LinkedIn ban in Russia upheld, 6 million users to be shut down

Kit McDonald

Russia is pulling out the stops in ceasing access to LinkedIn due to non-compliance. According to circulating news, the country’s request to have internet companies and services to store Russian client’s information locally was overlooked by LinkedIn. Fortune reports that on Thursday, the court ruled that the site will be inaccessible for all of their citizens going forward.

This coincides with the recent development in President Vladimir Putin’s urgency to become a more self-sufficient country. Recently, Putin made a statement that declared government agencies to start using software developed in Russia compared to the more popular tools. Even Facebook’s WhatsApp is on the chopping block, says Bloomberg.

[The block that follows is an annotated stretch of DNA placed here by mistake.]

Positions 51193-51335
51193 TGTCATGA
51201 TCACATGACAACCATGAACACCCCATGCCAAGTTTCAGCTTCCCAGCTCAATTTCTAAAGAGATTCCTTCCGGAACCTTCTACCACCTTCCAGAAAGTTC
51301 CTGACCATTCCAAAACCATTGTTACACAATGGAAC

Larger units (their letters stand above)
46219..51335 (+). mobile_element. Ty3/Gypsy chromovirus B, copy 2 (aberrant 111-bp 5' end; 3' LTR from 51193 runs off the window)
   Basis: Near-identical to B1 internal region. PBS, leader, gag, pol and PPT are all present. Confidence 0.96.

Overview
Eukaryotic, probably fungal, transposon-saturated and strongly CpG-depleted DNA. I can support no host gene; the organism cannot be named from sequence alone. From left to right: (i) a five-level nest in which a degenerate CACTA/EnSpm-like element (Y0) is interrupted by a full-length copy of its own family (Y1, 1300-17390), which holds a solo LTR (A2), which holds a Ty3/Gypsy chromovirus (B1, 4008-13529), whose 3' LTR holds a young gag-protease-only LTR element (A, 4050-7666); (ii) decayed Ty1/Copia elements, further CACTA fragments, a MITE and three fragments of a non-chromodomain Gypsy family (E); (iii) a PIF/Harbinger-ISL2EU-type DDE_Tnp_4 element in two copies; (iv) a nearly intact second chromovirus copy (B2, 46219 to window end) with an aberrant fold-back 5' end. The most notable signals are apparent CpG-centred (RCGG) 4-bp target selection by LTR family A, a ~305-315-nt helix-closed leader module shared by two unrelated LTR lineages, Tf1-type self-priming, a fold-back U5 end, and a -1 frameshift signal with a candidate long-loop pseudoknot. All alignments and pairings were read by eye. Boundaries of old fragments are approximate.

Until now the 2014 law had been passed but wasn’t enforced. Microsoft has over six million customers in Russia and seemed more than willing to discuss the request for localized servers according to a quote from Bloomberg.

“The Russian court’s decision has the potential to deny access to LinkedIn for the millions of members we have in Russia and the companies that use LinkedIn to grow their businesses,” LinkedIn said in a statement. “We remain interested in a meeting with Roskomnadzor to discuss their data localization request.”

It’s unclear at this time whether Microsoft intends to overturn the court’s decision with a compromise. With LinkedIn’s shutdown as an example, other companies have stated that they intend to comply with Russia’s localization. However, there hasn’t been statement from leading companies such as Google or Apple.

For now, tension is high. We’d love to hear your opinion as the story develops so leave a comment in the section below.